Kids are smiles better thanks to your shoeboxes

Shoebox Appeal
Shoebox Appeal

OVER 2,300 gift-filled shoeboxes have been donated by the generous public in East Dunbartonshire and are now making their way to vulnerable children in Europe.

The project, Operation Christmas Child (OCC), is one of the UK’s largest annual children’s charity projects and has organised one of the biggest ever collections.

Communities, Milngavie, Bearsden, Lennoxtown and Milton of Campsie have all contributed to the massive appeal, along with dozens of volunteers in the OCC processing centre in Kirkintilloch.

Thousands of gift packs have been sent out to places including Azerbaijan, Belarus, Bosnia, Haiti, Kenya, Kosovo, Kyrgyzstan, Liberia, Montenegro, Mozambique, Romania, Serbia, Swaziland and Ukraine.

The OCC regional manager for East Dunbartonshire, Chris Thomson, paid tribute to the efforts of all those who made donations.

He said: “It’s tremendous to see such kindness, particularly at a time when the economic downturn is hitting so many people. We’ve had some great support from the public locally and from our volunteers who work so hard.

“On behalf of Operation Christmas Child I would like to say ‘thank you’ to everyone in East Dunbartonshire who took part.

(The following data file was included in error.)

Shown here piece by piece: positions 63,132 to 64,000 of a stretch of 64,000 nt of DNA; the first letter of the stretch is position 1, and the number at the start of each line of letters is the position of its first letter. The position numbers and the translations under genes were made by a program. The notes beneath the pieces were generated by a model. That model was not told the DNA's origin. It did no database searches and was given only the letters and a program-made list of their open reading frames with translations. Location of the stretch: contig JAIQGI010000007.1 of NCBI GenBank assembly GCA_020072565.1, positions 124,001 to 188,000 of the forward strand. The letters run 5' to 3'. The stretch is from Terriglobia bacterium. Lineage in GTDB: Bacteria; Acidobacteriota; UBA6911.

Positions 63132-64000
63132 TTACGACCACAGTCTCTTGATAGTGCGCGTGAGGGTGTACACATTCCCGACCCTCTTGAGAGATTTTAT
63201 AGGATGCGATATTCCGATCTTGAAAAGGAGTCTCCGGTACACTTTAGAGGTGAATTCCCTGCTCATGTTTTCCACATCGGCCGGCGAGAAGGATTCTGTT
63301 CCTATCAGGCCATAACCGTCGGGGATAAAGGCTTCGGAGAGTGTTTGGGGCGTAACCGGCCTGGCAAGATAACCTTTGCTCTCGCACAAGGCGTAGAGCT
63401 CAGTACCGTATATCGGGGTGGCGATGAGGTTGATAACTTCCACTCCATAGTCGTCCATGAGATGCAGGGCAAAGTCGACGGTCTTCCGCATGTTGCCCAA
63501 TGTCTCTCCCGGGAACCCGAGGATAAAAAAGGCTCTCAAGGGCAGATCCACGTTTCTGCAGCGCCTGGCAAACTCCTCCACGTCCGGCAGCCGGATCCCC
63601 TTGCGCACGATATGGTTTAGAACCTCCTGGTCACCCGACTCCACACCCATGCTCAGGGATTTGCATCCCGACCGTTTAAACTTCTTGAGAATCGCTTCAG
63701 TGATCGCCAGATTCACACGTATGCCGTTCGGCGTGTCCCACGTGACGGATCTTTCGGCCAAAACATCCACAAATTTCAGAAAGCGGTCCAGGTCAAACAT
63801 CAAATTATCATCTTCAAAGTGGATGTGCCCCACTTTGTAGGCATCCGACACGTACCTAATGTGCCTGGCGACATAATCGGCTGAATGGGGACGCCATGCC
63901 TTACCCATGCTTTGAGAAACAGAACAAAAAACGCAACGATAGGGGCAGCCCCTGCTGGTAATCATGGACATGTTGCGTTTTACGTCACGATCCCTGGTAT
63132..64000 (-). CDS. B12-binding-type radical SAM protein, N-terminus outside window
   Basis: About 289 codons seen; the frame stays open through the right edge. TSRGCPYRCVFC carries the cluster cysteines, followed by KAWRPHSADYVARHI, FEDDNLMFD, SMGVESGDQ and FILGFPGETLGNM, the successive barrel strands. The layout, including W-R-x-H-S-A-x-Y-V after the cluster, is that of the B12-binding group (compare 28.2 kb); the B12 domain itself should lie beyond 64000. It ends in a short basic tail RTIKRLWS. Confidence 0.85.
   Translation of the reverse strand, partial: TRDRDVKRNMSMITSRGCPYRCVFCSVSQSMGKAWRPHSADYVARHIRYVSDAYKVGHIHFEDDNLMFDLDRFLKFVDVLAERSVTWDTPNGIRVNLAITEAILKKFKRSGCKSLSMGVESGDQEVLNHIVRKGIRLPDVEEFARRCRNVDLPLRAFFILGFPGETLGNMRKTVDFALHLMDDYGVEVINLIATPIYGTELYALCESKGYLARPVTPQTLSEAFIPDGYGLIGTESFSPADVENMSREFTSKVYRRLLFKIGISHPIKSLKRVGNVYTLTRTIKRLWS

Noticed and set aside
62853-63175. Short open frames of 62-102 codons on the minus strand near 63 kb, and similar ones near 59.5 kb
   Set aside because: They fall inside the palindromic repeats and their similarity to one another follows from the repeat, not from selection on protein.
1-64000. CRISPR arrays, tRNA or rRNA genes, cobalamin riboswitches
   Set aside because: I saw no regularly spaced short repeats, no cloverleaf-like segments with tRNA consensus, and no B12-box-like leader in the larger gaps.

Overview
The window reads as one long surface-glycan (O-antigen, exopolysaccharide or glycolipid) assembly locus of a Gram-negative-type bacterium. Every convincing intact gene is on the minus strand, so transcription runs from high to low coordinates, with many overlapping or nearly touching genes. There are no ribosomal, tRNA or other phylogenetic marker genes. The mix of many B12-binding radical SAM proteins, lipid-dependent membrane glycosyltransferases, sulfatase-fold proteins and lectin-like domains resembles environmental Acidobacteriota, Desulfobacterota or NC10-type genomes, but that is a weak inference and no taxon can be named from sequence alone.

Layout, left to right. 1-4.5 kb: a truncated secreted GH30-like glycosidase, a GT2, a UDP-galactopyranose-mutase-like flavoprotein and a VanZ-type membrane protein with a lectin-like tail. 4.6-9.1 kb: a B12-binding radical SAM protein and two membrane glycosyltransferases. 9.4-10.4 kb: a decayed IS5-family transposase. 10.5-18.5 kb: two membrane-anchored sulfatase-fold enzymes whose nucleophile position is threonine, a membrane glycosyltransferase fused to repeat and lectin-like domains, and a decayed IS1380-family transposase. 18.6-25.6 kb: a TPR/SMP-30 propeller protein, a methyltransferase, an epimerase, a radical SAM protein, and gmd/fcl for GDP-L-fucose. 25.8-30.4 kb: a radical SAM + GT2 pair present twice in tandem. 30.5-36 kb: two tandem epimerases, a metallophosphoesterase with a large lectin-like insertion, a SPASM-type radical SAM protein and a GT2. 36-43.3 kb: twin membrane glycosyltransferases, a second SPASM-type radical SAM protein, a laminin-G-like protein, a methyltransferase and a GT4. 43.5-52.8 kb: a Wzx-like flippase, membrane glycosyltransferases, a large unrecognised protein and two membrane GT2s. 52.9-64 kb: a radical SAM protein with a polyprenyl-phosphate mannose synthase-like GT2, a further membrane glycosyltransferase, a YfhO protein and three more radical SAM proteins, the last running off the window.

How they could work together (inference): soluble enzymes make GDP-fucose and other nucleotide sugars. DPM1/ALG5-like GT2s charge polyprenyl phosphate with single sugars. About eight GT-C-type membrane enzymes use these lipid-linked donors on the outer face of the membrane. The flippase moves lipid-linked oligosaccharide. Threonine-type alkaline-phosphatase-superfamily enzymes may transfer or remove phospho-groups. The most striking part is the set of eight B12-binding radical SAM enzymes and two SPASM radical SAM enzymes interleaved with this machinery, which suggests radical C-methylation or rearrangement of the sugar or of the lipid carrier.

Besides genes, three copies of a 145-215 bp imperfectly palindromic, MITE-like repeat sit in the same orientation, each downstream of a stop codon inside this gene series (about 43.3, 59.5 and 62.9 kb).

“Everyone who has donated a shoebox can be absolutely certain that it will have a very positive impact on the child who receives it.

“It’s our 21st year and we are so grateful for every shoebox that has ever been donated. We know each one brings happiness to the child who receives it.”

The appeal is the biggest annual project run by Samaritan’s Purse, the evangelical Christian humanitarian aid charity.

This year is the 21st annual appeal organised by Samaritan’s Purse and aims to visit children in places ‘where Santa cannot go’.

For some, the OCC shoebox is the only Christmas present they will be given this year, and yet many choose to share their gift with other impoverished children.

Mr Thomson added: “These children are living in really difficult situations, ranging from street shelters or orphanages to children’s homes or hospitals.

“Some do live with their families but even then we see children living in very harsh conditions, simply because the families are so poor.

“It might be difficult for someone to appreciate what a few toys, some toiletries and education items mean, but the children are so appreciative.

“What’s also fascinating is that they often get their shoebox and share things out with each other.

“I wish everyone could see the smiles on the children’s faces when they get their shoebox — it makes you appreciate how the simple act of someone here sending a shoebox to an unknown child really is a very personal, and important, act of kindness.”